Employers granted unpaid super amnesty

The federal government will pause fines and late fees for unpaid superannuation, granting employers a 12-month reprieve under a new policy proposal.

In a statement on Thursday, Minister for Revenue and Financial Services Kelly O’Dwyer announced the introduction of the Treasury Laws Amendment (2018 Superannuation Measures No. 1) Bill 2018 that waives penalties dealt to employers for failing to pay superannuation owed to employees.

In order to be protected by the amnesty, which will last for exactly one year from Thursday, 24 May 2018 if the proposed amendment is passed, employers must pay out all outstanding superannuation “including the high rate of nominal interest”, according to the statement.

If the unpaid superannuation is not paid to employees within the year, penalties for employers caught after the amnesty period will be even more severe, typically a minimum of 50 per cent on top of the owed super.


Throughout the amnesty period, the Australian Taxation Office will be continuing its “usual enforcement activity against employers for those historical obligations they don’t own up to voluntarily”.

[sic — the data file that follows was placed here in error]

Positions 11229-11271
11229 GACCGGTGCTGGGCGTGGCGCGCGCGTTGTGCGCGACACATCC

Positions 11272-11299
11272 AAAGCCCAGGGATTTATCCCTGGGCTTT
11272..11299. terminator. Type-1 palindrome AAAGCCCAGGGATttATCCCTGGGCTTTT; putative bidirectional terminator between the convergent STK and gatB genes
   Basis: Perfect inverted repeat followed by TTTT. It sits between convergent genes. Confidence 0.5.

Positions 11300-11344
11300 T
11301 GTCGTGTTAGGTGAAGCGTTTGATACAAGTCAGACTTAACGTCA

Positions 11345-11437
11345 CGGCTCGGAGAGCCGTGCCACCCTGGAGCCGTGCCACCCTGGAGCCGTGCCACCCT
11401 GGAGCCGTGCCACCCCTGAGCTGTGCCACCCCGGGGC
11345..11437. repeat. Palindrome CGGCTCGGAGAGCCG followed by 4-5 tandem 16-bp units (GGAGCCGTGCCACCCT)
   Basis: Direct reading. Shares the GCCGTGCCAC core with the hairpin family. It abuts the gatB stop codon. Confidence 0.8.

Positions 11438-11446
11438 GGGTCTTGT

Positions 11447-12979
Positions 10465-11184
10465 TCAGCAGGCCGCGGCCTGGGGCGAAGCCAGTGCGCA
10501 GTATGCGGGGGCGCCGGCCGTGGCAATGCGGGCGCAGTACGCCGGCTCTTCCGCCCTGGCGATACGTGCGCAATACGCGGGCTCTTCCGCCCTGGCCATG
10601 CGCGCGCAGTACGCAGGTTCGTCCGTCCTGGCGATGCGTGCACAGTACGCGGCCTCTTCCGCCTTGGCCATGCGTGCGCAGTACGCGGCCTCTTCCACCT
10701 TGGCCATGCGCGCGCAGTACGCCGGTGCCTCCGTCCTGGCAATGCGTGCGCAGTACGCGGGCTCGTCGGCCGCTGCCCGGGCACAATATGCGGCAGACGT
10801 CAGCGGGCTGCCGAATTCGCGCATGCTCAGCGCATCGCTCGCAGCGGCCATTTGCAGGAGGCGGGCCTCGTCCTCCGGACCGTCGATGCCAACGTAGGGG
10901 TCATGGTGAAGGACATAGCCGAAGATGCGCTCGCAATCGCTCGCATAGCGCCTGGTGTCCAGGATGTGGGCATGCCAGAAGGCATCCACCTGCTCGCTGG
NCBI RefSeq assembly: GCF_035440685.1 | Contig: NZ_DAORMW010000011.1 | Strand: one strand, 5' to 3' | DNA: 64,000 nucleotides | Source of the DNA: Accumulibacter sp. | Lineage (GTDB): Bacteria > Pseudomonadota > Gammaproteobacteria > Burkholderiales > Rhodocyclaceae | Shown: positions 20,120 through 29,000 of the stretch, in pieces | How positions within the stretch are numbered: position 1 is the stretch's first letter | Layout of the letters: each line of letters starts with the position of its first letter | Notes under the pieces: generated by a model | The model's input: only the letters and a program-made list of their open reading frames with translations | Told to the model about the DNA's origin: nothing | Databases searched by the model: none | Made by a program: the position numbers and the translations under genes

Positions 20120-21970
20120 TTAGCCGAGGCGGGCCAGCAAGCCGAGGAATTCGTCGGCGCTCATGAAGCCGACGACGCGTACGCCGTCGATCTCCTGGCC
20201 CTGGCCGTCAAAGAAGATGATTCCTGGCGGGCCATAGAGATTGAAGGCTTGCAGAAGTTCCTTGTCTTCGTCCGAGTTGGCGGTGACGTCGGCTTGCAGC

The bill also proposes to afford the ATO with a set of new powers, one of which is to obtain court-ordered penalties where employers refuse to pay super guarantee liabilities, with a maximum jail term of 12 months for “the most egregious cases of non-payment”.

Furthermore, it proposes to allow the ATO to require super funds to report more frequently – monthly, at the minimum – on contributions received, which will allow the office to identify and react to cases of non-compliance.

The office may also have its “recovery powers” reinforced, such as “strengthening director penalty notices and use of security bonds for high-risk employers” to help the ATO collect and pay super to employee accounts.

Citing ATO figures, Ms O’Dwyer said $2.85 billion in superannuation payments went unpaid between 2014 and 2015.

Employers granted unpaid super amnesty
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